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BOOK REVIEW / FICTION

Digging Up Secrets in a Garden of Earthy Pains, Pleasures

CEREUS BLOOMS AT NIGHT By Shani Mootoo; Grove Press $23, 252 pages

September 04, 1998|MICHAEL FRANK | SPECIAL TO THE TIMES

The motif that runs through "Cereus Blooms at Night," Shani Mootoo's strong, sad and sensual first novel, is the behavior of an exotic plant. Without blossoms, the rare night-blooming cereus is "little more than an uninteresting tangle of leafage"; in flower, however, the plant is "stunningly gorgeous." Its fragrant mysterious beauty is such that it is revealed only to a careful and patient observer.

The same might be said of Mala Ramchandin, the woman whose long, bruised life is chronicled here, and of Nurse Tyler, the narrator who painstakingly does the chronicling. Tyler is the only male nurse at the ironically named Paradise Alms House on Lantanacamara, a fictional Caribbean island. As a man who is attracted to men, the outcast Tyler is a sensitive observer of the similarly outcast Mala, who arrives at the almshouse amid swirls of long-standing rumor and reputation.

A crazed old lady who lives in her garden, Mala communes with insects and is taunted by adolescents. When she is delivered to the almshouse, she is filthy, mute, paralyzed--and accused of a crime in which there is (apparently) no victim, no evidence and no witness. But there is a powerful story, and Tyler sets about reconstructing it, first by nursing Mala back to life and volubility, and second by befriending Otoh Mohanty, the son of Ambrose Mohanty, Mala's now ancient former beau.

"Cereus Blooms at Night" is wrought as deftly as a piece of lacework. Its narrative does not unfold in a linear manner but radiates outward in an elaborate--almost floriferous--design in which the events in time present overlap the events in time past. In time present, Tyler revives Mala and becomes reconciled to his sexuality. Yet it is to the events of the past that Mootoo brings her most inspired attention.

Sexual abuse is at the core of Mala's biography. Although abuse has become a staple of countless B novels and C movies, as rendered here the subject possesses a fresh power to disturb and to move. Mootoo infuses Mala's story with an aura of both the particular and the inevitable. She begins by reaching back two generations to Mala's grandfather, who immigrates to Lantanacamara from India as a way of shedding his "inherited karmic destiny as a servant laborer."

Mala's grandfather further reinvents his family by allowing his son, Chandin, to be adopted and raised by the Rev. Thoroughly and his wife. Chandin is educated and converted to Christianity. He falls in love, inappropriately, with Thoroughly's daughter, Lavinia, who is soon sent abroad, where she becomes engaged to a man of her own class. In retaliation, Chandin marries a school friend, Sarah, and fathers Mala and her sister, Asha. When Lavinia returns to Lantanacamara, her engagement broken, she regularly visits Chandin and his family, where the attraction is not Chandin, however, but Sarah, as young Mala clearly perceives. Eventually the two women run off together, and the angry, devastated Chandin begins bedding his daughters.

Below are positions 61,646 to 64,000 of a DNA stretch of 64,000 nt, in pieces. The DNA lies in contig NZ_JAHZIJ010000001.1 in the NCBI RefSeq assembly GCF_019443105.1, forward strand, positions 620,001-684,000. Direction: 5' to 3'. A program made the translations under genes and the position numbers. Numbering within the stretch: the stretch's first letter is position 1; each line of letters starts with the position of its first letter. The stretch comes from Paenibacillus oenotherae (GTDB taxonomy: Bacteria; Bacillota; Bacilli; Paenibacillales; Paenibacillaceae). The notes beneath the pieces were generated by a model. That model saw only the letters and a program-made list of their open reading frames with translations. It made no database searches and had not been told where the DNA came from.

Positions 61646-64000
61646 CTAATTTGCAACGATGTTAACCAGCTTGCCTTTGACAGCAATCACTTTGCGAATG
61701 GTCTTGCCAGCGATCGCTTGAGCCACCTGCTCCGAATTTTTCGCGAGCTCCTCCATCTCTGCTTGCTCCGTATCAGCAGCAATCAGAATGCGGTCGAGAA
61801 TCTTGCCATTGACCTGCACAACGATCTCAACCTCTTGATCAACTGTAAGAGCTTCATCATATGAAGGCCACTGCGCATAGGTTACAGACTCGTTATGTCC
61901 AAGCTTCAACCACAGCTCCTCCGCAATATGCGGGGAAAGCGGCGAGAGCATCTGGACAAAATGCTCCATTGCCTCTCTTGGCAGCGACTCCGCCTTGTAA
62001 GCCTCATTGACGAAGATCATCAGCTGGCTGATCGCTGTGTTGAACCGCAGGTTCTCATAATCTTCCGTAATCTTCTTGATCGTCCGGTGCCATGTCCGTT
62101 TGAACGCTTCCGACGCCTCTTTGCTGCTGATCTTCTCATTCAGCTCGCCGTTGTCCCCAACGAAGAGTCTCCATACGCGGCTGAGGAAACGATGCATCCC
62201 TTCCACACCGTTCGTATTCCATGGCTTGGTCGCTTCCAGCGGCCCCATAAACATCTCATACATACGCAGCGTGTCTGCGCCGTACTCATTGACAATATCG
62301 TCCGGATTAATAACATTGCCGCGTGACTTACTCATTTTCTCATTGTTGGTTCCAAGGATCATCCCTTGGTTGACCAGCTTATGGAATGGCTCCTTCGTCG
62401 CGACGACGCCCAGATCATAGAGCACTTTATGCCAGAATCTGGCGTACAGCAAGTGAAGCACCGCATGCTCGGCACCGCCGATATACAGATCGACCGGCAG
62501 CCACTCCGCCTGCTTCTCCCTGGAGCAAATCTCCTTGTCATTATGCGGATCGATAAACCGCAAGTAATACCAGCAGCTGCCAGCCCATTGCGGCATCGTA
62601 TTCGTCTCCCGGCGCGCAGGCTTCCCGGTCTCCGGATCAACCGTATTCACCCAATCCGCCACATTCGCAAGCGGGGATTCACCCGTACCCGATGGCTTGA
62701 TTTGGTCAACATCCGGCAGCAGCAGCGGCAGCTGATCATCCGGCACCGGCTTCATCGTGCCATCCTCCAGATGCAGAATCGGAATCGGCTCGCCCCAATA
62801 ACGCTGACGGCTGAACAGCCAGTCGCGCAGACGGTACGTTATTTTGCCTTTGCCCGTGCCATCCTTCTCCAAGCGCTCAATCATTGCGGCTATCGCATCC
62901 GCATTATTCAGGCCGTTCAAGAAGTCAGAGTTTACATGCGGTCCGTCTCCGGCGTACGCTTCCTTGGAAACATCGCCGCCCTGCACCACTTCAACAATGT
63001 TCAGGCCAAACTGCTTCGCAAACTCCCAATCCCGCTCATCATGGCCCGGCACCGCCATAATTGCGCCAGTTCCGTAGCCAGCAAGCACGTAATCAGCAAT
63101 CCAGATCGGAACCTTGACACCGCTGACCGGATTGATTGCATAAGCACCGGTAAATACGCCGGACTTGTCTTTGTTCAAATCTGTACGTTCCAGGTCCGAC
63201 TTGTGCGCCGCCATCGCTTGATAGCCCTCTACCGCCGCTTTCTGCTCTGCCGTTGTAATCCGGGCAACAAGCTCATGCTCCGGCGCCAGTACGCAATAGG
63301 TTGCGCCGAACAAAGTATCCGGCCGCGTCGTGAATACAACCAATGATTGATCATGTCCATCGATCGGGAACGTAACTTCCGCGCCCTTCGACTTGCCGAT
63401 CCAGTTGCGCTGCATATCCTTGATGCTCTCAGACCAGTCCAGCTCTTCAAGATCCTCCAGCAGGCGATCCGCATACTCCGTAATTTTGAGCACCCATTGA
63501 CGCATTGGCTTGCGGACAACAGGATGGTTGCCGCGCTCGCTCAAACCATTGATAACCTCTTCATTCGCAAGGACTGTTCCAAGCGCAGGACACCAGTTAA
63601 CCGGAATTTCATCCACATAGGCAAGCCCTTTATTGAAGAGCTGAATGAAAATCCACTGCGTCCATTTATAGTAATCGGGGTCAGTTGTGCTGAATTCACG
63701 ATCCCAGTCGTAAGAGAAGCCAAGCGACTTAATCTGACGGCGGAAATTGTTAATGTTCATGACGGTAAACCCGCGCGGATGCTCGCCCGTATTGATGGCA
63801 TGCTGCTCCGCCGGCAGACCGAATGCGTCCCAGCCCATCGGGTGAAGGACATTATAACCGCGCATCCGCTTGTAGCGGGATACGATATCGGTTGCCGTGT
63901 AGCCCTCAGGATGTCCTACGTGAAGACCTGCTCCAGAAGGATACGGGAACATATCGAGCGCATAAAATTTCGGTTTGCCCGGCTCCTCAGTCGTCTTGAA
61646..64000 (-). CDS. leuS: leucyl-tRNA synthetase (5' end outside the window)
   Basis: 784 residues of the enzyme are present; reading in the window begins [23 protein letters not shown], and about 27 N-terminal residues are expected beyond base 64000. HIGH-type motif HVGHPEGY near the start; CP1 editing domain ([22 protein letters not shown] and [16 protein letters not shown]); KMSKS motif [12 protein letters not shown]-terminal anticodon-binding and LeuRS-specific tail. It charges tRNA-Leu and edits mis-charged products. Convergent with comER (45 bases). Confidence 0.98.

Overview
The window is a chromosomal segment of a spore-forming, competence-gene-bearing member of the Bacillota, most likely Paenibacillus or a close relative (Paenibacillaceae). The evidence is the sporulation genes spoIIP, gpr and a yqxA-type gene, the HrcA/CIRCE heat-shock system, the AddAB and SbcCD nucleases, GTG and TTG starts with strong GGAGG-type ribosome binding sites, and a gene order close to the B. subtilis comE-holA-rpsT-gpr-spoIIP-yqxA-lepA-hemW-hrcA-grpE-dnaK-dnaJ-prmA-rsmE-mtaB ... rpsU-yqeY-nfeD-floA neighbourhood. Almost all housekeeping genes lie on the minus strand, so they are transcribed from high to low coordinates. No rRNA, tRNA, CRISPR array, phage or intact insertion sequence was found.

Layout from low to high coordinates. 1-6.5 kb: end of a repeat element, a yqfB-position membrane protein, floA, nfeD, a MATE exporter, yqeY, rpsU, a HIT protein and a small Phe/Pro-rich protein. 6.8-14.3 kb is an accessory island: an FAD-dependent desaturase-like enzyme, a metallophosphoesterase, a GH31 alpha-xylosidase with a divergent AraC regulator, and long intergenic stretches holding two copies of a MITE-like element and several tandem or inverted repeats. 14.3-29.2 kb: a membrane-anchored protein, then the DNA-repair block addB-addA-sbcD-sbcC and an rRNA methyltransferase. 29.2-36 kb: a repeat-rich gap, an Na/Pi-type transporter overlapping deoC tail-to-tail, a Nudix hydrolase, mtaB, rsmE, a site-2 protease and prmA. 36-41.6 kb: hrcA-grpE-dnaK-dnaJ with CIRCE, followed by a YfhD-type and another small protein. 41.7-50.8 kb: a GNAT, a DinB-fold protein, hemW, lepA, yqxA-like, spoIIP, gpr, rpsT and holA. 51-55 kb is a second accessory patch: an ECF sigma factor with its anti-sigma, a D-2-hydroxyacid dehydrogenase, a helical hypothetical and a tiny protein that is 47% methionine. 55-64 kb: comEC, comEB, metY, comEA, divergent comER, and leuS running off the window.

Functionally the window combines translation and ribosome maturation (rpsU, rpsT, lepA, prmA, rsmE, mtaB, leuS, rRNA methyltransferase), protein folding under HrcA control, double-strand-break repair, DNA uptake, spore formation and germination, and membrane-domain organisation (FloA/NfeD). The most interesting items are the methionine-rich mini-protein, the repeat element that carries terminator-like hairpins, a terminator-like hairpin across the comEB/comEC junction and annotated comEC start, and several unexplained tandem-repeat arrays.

*

Time passes. Asha herself runs away, while Mala remains in Chandin's power. One day, Mala's childhood friend Ambrose returns from being schooled abroad and comes to see, and woo, Mala. Mala responds by imagining a life free from her father's control. In "her first time with someone of her own choice" Mala and Ambrose make love. "She met, mirrored and embraced his passion," Mootoo writes, and after this beautifully drawn sexual encounter, character and reader alike feel hope. It is soon extinguished, though, when the ever-watchful Chandin discovers that a man has been, as he puts it, "tiefing" his baby. The dramatic confrontation that erupts between father and daughter results in the crime that in time brings Mala to the almshouse.

To summarize Mala's story thus is inevitably to deprive it of the vibrant and respectful treatment it receives in Mootoo's hands. Mala is subtly faceted. Like many victims of abuse, she feels guilt and complicity along with anger and rage. The refuge she seeks communing with plant and insect life is a moving expression of both her tenderness and her disconnection from her fellow human beings. Her moments of intimacy with Ambrose reverberate all the more poignantly because of where Mootoo has placed them in the novel, after we know how the relationship ends.

While some of the novel's secondary characters are less well-explored, namely Lavinia, Sarah and even the courtly Ambrose Mohanty, Mala fully lives up to a remark the gardener at the almshouse makes to Tyler. "Somehow you don't question things until you come face to face with [a] person," he says, "and suddenly--suddenly you realize that behind all them stories it have a flesh-and-blood, breathing, feeling person who capable of hurting, yes!" Mala Ramchandin is indeed a hurting, flesh-and-blood person, a memorable creation at the core of a confident and lively first novel.

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